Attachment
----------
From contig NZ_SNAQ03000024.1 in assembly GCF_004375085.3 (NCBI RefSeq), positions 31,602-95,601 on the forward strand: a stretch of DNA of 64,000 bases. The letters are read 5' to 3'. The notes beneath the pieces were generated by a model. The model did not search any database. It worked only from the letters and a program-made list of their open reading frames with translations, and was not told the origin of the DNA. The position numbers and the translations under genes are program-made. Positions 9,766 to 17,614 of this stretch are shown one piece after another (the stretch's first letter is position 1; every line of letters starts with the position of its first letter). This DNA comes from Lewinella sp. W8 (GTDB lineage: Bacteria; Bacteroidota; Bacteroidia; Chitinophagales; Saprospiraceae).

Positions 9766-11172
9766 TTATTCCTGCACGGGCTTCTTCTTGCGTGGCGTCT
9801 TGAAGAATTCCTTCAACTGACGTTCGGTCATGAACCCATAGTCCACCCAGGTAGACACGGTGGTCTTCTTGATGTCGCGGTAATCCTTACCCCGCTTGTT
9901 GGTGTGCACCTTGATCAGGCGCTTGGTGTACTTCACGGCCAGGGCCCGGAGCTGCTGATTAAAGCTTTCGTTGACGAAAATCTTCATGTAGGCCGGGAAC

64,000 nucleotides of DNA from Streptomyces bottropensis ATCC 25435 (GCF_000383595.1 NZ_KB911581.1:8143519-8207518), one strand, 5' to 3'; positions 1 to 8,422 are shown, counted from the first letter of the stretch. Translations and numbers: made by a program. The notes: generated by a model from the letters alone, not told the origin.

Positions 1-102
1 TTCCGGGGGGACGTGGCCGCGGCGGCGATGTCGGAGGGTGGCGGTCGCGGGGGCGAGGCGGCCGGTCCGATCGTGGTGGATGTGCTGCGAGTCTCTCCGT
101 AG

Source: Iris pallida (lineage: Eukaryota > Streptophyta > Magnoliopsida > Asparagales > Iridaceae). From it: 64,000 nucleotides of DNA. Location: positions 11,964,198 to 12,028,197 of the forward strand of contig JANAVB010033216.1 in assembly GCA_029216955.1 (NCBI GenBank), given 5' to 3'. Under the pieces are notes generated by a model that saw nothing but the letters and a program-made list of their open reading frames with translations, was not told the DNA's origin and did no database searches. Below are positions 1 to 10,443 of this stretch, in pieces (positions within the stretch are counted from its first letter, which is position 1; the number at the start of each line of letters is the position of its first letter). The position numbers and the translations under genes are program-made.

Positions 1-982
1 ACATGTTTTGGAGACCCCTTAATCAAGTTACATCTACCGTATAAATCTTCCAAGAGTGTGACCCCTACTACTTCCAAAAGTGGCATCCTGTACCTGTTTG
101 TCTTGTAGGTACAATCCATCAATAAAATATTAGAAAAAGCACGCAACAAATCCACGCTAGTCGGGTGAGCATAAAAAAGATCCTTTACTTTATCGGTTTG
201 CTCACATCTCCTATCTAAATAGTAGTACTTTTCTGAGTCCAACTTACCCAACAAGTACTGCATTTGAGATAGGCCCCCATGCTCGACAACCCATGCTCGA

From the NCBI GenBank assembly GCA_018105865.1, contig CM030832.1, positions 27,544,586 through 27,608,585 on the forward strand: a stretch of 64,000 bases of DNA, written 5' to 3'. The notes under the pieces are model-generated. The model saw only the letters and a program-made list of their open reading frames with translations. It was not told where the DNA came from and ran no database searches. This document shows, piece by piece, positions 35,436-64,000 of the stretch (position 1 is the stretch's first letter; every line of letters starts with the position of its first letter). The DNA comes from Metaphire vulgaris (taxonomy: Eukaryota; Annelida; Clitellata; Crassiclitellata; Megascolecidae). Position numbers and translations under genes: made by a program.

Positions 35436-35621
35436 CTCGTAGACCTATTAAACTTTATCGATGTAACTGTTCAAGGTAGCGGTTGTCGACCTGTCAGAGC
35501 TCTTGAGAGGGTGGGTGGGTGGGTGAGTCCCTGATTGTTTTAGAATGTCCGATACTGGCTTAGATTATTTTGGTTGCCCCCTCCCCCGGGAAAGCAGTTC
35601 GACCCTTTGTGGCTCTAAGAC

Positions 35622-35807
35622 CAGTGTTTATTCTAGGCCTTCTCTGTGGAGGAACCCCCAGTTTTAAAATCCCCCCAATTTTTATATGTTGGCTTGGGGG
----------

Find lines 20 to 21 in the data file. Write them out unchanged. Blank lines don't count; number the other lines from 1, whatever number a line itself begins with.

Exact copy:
Positions 35622-35807
35622 CAGTGTTTATTCTAGGCCTTCTCTGTGGAGGAACCCCCAGTTTTAAAATCCCCCCAATTTTTATATGTTGGCTTGGGGG